By Sasha Cekerevac for Investment Contrarians
Jul 29, 2013
A couple of weeks ago, Federal Reserve chairman Ben Bernanke testified in front of the House Financial Services Committee and the Senate Banking Committee, adding additional information regarding the central bank’s current monetary policy stance.
There are several things you should be aware of that the Fed chairman stated and what they all mean for the markets.
Bernanke reiterated that the central bank would only reduce asset purchases if the economy continues improving. He then stated that the Federal Reserve might even expand its monetary policy program if conditions warrant such an action.
Now recall that during the last Federal Reserve meeting on June 18–19, simply mentioning the monetary policy program by the Federal Reserve—its purchasing of $85.0 billion per month in fixed income assets—caused a serious sell-off in both the stock and bond markets.
Obviously, investors did not consider the possibility that the Federal Reserve may actually increase their monthly purchases. Personally, I don’t think that’s likely, as there is ample evidence to indicate that the Federal Reserve will begin reducing its asset purchase program later this fall. But the potential is there for an abrupt shift in monetary policy.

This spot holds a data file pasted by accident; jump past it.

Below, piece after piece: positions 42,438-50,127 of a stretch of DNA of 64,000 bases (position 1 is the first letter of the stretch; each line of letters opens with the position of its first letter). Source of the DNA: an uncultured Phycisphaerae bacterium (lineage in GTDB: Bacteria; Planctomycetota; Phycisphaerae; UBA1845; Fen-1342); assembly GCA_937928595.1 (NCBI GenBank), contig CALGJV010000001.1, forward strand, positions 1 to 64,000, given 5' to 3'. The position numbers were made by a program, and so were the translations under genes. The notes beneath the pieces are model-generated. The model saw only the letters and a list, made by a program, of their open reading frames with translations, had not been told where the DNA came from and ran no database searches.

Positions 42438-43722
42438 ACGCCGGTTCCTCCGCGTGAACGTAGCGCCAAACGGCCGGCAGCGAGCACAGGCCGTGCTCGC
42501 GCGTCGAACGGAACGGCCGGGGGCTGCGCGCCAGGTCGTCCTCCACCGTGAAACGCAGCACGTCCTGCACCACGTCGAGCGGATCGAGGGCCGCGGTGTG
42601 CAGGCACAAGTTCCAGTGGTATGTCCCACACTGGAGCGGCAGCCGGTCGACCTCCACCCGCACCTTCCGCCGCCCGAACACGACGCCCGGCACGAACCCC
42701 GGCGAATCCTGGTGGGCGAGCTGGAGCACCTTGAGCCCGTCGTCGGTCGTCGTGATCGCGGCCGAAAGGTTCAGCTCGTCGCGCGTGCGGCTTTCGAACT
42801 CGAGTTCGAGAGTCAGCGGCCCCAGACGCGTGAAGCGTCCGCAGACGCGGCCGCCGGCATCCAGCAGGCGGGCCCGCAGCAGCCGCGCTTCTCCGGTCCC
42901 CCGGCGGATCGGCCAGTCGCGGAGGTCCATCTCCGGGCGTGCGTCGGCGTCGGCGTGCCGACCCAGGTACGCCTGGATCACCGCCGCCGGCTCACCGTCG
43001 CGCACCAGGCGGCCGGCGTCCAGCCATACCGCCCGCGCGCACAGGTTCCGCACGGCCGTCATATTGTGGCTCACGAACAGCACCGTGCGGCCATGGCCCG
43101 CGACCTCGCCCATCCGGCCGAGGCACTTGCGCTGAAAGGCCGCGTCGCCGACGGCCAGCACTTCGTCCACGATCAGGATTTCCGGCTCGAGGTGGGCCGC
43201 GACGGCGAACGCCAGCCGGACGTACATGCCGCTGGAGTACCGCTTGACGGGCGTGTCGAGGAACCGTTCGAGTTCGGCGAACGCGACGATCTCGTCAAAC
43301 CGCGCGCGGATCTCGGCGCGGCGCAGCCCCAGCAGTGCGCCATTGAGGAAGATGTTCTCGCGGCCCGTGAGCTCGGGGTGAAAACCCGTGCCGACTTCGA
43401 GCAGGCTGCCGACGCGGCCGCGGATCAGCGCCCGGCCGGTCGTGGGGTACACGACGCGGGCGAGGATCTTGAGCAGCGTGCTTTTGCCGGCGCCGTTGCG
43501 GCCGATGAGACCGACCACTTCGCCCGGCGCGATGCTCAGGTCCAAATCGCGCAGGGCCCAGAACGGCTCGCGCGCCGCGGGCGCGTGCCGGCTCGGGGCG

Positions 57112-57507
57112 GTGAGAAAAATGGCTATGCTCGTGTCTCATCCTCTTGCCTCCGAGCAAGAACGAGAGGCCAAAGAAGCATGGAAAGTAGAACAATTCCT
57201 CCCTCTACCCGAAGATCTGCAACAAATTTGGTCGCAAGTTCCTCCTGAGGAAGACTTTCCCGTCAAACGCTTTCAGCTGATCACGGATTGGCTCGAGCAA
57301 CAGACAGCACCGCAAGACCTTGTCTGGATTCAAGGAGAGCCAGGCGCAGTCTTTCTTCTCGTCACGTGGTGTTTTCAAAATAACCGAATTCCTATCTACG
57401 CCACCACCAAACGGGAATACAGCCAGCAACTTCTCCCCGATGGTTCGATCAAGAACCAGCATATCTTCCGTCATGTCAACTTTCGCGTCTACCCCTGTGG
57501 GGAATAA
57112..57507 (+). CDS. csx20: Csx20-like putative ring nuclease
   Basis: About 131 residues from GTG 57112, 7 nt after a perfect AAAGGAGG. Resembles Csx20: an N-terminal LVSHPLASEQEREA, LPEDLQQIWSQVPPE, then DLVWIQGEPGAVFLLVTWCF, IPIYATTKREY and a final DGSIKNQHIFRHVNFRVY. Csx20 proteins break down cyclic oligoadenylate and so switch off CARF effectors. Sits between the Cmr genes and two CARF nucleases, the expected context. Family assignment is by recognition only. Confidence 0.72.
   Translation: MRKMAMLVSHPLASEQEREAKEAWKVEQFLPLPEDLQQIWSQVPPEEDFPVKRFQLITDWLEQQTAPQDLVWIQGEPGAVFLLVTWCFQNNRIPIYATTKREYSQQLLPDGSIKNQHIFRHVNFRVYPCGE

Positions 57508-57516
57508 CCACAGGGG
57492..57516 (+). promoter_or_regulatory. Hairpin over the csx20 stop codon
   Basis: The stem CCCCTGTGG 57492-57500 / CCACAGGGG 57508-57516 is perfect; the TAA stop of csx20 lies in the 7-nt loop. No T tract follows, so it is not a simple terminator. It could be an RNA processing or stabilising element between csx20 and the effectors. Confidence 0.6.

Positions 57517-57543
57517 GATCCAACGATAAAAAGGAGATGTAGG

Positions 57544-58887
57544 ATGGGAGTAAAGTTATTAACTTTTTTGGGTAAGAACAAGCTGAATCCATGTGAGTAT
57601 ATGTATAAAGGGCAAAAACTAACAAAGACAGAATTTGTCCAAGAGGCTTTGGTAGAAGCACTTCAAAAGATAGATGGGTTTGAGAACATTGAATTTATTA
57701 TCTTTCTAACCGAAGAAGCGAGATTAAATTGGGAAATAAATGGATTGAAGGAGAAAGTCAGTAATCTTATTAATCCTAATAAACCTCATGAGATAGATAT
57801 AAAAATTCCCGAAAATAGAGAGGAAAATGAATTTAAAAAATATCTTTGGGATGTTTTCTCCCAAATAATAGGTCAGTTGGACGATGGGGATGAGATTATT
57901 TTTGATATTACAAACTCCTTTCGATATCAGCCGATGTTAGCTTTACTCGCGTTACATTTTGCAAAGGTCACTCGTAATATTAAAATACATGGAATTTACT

Part of the reason for the sell-off was, as the Federal Reserve chairman stated himself, a reduction in excessively risky investments.
This is something I’ve been discussing for the past few months. As I’ve stated many times before, much of the move up in the stock market is not based on purely fundamentals, but investors believing that somehow the Federal Reserve monetary policy program of accommodation will continue driving the market higher.
This ends up being a self-fulfilling prophecy; if everyone thinks the market will go up because they believe a third-party will step in to buy, then we all continue to buy, pushing prices up.
Chart courtesy of www.StockCharts.com
It should be a wake-up call to investors that both the stock and bond markets sold off sharply simply from the discussion by the Federal Reserve that it might begin to reduce only the asset purchase program. There was no talk at all about increasing interest rates, only the reduction of asset purchases in their current monetary policy initiative was mentioned.